by David Safier
I'll start by giving Robert Robb, a conservative columnist at the Republic, a bit of credit. He said it's unfair to simply say Arizona public schools are doing a bad job because our students come out at the low end of the national NAEP test scores, that all we have to do is improve our schools and our standing would climb.
Reality is far murkier than that and politically more difficult to discuss and deal with. An awful lot of the differences between states in educational performance is driven by demography.
Kudos to Robb for acknowledging that demography is a huge determiner of student achievement in school. But things goes downhill from there. The demography he's referring to is the large number of Latino students in the state. See, Latinos score lower than Anglos on standardized tests, he says, and that brings down the state average. Don't bother looking for words like "poverty," "income" or "economy" in his column. They don't exist. This isn't a socioeconomic discussion. There's no mention of the income of Latinos in Arizona, no comparison of the test scores of Latinos and Anglos at similar income levels.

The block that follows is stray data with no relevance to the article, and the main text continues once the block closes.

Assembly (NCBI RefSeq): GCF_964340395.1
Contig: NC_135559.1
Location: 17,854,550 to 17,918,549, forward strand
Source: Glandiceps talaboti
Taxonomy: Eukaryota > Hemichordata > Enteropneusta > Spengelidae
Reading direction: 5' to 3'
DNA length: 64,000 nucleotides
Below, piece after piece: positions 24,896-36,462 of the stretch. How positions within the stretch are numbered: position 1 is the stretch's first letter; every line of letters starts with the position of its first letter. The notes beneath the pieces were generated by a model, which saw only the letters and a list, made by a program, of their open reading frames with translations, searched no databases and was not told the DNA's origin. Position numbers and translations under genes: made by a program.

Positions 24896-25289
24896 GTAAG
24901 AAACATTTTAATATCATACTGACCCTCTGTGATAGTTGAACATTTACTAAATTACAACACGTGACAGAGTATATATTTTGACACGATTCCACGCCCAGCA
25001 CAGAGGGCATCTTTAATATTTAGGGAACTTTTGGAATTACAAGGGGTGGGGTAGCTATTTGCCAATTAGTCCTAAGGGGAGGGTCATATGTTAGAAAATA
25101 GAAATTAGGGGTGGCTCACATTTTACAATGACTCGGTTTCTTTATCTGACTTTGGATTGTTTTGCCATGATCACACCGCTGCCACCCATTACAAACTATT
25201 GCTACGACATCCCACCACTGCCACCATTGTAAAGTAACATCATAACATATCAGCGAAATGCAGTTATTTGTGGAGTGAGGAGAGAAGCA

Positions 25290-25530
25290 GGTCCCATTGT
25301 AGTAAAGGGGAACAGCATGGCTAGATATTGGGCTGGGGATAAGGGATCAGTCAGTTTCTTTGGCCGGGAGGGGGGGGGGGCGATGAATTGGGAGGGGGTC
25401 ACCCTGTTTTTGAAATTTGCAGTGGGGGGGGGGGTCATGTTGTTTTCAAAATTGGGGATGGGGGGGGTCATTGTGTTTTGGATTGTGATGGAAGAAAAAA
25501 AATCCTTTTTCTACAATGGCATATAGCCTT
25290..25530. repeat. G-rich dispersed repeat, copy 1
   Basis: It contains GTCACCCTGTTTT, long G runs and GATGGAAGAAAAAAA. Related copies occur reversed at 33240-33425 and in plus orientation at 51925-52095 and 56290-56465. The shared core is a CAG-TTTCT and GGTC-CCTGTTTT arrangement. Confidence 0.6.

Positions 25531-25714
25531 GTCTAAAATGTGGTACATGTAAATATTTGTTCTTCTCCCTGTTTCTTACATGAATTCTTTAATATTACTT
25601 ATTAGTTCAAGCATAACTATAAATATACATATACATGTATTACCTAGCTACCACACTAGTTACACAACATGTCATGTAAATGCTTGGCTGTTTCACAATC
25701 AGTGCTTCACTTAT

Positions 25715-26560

Today, poverty is a stronger determiner of student scores on standardized tests than ethnicity. But Robb isn't interested in writing about that. It might lead people to the conclusion that Arizona's scores would improve if we improved the economic conditions of our low income population no matter what their skin color or country of origin. That's not part of Robb's world view. The impression he wants to leave is, the white folk here are doing just fine in school. If only we can get rid of some of those other folks, we can make our schools look better.